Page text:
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    Receiving innovative end user feedback on an information system is essential for acquiring further development ideas. The feedback gathering method should encourage end users to freely bring out new ideas. The method should be repeatable and transferable to allow its use in various contexts. We employ the principles of collaboration engineering using so-callled thinkLets as building blocks to construct a feedback gathering process. We apply the principles for receiving new development ideas for a multi-university student information system in Finland. We reflect on the experiences and give insights on applying two alternative processes in a complex organizational context. View full abstract»

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  • Team size and technology fit: participation, Awareness,and rapport in distributed teams

    Page(s): 68 - 77
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    In this paper we investigate the effects that team size has on geographically distributed team behavior and technology choice. We report results from a survey of distributed team members conducted within a large, multinational technology manufacturing organization. Responses indicate that members of smaller teams participated more actively on their team, were more committed to their team, were more aware of the goals of the team, had greater awareness of other team members, and were in teams with higher levels of rapport. Larger teams are more conscientious than smaller teams in preparing meeting agendas. Team size was also associated with different technology choice: larger teams adopted technology to support the coordination of asynchronous work, while smaller teams adopted technology that primarily supported collaboration. We discuss the implications of distributed team size for team performance and technology adoption. View full abstract»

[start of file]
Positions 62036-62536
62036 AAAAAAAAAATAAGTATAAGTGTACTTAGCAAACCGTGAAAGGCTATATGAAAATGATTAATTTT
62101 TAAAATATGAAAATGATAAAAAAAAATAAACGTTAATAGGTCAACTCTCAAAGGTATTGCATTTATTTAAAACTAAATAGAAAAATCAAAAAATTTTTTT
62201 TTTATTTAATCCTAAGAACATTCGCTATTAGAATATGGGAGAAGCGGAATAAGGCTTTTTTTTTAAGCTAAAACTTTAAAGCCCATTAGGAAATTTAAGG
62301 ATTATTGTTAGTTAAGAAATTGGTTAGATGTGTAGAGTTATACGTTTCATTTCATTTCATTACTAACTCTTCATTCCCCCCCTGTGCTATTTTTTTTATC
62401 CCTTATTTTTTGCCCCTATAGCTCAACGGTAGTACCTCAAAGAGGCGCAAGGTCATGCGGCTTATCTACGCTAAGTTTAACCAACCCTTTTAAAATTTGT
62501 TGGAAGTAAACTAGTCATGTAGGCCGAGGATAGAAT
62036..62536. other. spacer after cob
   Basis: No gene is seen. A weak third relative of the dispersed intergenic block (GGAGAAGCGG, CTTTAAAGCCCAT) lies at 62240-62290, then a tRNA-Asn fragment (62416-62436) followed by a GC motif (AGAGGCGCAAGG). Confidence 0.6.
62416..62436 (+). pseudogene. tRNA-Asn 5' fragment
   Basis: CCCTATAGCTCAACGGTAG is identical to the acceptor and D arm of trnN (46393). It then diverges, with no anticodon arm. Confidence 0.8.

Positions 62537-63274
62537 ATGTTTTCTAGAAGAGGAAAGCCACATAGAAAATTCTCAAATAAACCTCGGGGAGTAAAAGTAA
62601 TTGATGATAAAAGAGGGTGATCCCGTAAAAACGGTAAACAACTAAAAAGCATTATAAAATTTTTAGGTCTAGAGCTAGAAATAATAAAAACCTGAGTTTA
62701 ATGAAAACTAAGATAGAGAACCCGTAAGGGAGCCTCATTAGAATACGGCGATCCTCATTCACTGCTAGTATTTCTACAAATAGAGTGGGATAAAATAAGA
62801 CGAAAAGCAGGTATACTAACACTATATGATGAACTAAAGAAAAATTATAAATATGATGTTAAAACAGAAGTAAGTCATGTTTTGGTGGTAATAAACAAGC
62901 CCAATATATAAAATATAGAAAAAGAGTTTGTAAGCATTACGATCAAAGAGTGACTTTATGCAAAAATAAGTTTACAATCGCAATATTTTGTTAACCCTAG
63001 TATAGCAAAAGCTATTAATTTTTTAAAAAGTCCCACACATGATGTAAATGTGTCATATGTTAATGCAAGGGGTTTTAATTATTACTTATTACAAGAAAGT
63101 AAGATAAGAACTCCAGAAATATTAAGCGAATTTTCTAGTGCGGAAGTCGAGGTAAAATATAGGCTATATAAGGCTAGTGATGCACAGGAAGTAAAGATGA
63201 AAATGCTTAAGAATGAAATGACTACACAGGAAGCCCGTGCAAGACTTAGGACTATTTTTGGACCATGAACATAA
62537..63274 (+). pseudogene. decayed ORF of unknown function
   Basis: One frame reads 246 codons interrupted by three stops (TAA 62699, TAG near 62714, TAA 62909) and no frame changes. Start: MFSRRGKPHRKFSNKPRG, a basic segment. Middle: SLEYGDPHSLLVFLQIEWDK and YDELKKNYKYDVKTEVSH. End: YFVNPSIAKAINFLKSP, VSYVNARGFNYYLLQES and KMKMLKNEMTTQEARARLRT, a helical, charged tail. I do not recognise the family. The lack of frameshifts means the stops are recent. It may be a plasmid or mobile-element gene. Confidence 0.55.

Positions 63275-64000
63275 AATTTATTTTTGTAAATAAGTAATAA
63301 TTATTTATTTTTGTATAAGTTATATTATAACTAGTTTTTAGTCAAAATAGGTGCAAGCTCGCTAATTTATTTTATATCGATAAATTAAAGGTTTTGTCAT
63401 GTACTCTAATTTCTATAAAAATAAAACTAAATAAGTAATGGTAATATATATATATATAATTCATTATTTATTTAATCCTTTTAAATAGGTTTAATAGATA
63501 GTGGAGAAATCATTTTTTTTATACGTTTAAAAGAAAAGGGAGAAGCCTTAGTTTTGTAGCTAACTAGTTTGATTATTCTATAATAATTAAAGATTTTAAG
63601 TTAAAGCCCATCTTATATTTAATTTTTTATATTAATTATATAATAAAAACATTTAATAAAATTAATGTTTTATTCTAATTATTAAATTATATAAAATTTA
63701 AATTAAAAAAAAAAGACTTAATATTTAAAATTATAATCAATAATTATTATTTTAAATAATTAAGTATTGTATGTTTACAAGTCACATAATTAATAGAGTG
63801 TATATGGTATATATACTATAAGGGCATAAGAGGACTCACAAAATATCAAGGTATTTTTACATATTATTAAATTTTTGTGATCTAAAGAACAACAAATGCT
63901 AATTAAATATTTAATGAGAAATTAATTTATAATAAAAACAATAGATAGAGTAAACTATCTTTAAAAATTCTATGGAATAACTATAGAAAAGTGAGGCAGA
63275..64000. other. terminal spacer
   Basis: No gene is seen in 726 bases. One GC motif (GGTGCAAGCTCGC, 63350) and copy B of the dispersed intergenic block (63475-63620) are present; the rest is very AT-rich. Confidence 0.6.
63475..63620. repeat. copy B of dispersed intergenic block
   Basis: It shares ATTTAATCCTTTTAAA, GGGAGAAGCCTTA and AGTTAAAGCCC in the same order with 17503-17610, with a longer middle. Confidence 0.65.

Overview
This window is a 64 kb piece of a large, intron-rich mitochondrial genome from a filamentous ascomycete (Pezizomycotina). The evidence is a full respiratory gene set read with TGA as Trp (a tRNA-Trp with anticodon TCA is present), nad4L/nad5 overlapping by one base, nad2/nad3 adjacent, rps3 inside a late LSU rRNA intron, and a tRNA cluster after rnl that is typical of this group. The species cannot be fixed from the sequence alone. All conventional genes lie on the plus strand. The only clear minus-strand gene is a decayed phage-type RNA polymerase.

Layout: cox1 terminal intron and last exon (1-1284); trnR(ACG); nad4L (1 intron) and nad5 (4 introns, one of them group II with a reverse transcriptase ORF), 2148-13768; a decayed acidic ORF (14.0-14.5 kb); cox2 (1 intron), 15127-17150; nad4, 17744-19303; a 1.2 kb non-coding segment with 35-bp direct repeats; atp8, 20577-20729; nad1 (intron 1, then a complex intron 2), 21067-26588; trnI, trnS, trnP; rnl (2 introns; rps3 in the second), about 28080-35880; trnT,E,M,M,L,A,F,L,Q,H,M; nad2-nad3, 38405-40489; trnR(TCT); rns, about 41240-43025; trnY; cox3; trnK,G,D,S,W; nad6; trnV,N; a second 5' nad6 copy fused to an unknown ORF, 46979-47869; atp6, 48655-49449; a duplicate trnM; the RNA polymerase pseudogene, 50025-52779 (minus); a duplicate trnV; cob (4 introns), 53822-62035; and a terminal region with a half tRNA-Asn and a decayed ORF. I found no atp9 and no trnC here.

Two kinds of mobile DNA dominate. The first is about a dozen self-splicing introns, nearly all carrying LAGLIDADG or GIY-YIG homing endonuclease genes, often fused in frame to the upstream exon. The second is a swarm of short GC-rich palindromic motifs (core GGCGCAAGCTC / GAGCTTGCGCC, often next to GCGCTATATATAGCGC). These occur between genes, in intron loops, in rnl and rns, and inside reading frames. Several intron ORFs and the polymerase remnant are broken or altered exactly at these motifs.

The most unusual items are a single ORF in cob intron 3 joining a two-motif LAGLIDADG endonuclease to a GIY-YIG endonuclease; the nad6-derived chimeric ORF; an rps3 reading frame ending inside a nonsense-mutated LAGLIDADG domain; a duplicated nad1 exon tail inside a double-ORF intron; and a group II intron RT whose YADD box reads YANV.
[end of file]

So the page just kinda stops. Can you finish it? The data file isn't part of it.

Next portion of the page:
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  • Experiences From Global E-Collaboration: ContextualInfluences on Technology Adoption and Use

    Page(s): 78 - 86
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    This paper presents a cross-case comparison of experiences from organizational adoption and use of e-collaboration technologies in two large, global companies. Challenges in the global implementation process were found to increase with the organizational and geographical scope of the implementation, level of autonomy in the adoption process, cultural diversity, technological heterogeneity, and the level of work process support embedded in the system. Alignment with existing collaborative work practices resulted in faster adoption of the technological solution. Highly competitive conditions restricted the resources available for training and experience transfer between projects. Clients' preferences for co-located project operations served as a potential barrier to the very concept of global e-collaboration. The study increases our understanding of the adoption and use of permanent e-collaboration infrastructures at the organizational level, thus expanding the focus of global e-collaboration research beyond the level of ad hoc, virtual teams. View full abstract»